Poetry We Admire: Fear


That time of year has arrived where we all deliberately engage with fear—communal, familial grappling with death and nightmare. For October’s PWA, our editors sought out poems that speak to such engagement, that wrestle with violence like Leila Chatti’s “After Reading…”, or consummate the scary stories we tell ourselves like Justin Phillip Reed’s “Ruthless”, or explore the paradox thrumming between pleasure and fear like Emmalee Hagarman “Our Most Cherished Terrors”.



The first time a boy
touched me, he said I could
rape you, if I wanted
—I thought pleasure
was that he didn’t. I thought his
rapaciousness praise.

from After Reading DJ Khaled Will Not Perform Oral Sex On His Wife Despite Demanding That She Must, I Consider My Relationships

by Leila Chatti in Frontier Poetry

Everywhere we see evidence of a world grappling newly with old fears, not least of all in the space of gender and power. Chatti’s poem here, the runner-up to Frontier’s Summer Poetry Award, tackles this subject with electricity and nerve—the poem begins with a contemplation of DJ Khaled’s confessed marital expectations and ends with a reversal of humanity’s creation in the story of Adam and Eve. Be warned: between those two, Chatti meditates on the violences of her own past, transforming our understanding of language and complicity.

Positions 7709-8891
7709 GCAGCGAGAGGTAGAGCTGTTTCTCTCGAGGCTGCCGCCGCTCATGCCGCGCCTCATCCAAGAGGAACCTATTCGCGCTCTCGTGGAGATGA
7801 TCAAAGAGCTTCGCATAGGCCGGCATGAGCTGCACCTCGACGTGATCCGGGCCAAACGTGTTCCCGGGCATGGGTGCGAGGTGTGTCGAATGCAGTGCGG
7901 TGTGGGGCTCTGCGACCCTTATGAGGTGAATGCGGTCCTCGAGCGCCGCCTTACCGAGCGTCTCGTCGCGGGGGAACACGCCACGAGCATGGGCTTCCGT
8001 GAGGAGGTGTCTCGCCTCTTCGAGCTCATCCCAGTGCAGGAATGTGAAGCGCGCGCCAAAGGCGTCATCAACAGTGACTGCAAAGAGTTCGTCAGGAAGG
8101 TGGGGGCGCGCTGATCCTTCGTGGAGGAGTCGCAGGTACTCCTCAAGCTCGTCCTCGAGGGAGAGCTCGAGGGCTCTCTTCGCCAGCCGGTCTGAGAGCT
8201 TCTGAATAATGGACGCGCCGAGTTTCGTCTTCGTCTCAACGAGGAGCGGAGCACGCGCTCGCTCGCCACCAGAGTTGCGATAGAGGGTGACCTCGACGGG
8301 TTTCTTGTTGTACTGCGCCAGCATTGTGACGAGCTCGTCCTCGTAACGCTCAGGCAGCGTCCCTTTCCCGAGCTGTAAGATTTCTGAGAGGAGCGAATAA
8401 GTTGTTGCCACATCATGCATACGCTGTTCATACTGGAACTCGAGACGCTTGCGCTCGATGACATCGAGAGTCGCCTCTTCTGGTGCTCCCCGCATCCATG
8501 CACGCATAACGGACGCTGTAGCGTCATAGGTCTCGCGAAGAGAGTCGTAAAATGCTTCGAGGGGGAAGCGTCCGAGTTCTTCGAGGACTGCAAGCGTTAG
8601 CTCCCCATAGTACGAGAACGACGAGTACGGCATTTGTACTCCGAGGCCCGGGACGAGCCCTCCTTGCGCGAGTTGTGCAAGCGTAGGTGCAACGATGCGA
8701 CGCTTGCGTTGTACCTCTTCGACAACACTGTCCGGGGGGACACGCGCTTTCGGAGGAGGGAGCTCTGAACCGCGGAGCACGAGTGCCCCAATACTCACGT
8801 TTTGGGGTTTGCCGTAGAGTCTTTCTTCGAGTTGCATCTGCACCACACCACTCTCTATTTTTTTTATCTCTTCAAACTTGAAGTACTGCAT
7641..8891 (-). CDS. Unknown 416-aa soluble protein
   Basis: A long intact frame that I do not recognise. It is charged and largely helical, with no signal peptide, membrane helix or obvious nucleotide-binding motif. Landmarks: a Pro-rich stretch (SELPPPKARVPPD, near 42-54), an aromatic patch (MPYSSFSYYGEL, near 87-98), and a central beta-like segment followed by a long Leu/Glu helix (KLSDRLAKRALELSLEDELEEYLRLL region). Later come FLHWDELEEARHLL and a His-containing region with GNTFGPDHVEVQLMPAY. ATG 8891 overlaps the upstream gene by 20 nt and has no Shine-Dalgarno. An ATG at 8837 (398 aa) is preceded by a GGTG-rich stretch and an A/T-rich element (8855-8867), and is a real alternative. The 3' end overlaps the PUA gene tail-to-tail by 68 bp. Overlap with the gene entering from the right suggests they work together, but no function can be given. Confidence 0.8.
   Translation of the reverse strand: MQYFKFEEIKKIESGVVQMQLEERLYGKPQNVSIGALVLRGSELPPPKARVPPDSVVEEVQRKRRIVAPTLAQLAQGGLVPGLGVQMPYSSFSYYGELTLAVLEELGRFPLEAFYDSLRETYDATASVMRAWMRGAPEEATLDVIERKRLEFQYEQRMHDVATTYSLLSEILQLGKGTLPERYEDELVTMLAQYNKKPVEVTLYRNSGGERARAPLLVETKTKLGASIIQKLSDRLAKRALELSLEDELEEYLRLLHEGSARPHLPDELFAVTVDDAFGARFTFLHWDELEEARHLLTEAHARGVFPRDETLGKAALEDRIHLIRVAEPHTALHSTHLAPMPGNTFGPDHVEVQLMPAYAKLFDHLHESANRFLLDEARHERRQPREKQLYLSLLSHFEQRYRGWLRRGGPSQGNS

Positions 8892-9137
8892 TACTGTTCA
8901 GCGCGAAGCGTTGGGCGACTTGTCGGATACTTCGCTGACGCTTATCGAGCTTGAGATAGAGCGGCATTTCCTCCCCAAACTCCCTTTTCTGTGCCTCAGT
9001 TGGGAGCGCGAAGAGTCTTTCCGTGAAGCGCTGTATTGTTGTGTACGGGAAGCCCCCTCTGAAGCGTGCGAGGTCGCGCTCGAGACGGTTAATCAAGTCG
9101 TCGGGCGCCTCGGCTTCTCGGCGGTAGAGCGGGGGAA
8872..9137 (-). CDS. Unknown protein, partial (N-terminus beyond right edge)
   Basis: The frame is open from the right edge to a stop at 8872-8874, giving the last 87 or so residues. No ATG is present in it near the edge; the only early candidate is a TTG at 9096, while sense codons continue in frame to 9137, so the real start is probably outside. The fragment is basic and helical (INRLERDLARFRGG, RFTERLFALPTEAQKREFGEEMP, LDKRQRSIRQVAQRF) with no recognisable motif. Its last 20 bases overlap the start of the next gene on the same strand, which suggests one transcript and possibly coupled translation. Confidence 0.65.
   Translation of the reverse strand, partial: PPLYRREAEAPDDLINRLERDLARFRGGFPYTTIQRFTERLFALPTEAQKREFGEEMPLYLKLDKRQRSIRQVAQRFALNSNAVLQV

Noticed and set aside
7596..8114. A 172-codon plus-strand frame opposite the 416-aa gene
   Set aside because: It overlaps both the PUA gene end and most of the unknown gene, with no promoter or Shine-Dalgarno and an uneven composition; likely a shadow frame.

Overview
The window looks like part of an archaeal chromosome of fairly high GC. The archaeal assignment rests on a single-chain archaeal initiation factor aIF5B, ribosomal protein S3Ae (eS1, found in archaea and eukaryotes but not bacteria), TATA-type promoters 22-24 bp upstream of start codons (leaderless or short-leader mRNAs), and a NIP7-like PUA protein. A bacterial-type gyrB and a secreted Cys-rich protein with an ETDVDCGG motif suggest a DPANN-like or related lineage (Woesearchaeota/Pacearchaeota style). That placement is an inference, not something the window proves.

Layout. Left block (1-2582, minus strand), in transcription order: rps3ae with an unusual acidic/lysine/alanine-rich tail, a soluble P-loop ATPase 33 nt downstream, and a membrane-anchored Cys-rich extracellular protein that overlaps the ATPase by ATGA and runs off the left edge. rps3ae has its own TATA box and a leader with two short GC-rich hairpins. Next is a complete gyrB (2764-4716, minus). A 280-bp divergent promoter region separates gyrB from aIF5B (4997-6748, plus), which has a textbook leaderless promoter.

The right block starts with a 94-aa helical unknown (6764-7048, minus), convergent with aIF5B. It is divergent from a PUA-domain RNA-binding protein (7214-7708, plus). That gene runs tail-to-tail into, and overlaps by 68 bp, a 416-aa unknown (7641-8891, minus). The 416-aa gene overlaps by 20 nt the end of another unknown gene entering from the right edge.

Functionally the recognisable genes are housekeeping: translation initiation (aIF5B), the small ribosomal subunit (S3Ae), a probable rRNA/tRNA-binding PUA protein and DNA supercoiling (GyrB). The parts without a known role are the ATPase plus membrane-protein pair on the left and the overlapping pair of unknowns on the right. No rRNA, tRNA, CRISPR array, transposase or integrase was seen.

… In the fable, one
version of it, the boy’s vagabondage marooned him here.
He opened like a window where the woods died and the heads
of hay then began to. His mouth requested the caretaker:


from Ruthless

by Justin Phillip Reed in Wildness

If you’re on the hunt for some modern gothic, “Ruthless” proudly reveals its antlers from the brush, a trophy prize. Horror, haunted mansions, rust and poison—Reed’s innovative poem layers gothic imagery and language into a diving meditation on our relationship to the ghosts of the past. What do we do with this desire to be possessed? The hunger of the past: pressing, pressing, pressing on the present—is it really us wanting to devour ourselves?



We drove beside a highway

brush fire, didn’t mind

the cling of smoke.

Walked on the beach

to the water that drowned

me as a girl.


from Our Most Treasured Terrors

by Emmalee Hagarman in Waxwing

Every carefully crafted image of “Our Most Treasured Terrors” reveals paradox, unveils a complicated and all-too-human doubleness. Fear, the poem seems to suggest, can and will lead to pleasure; the memories of our trauma become the lived excitement of our revisiting. For what reason, for what weird joy arises from a confrontation of mortality? Our bones, smirking under our skin, know something we don’t, and may never, but for poems like Hagarman’s.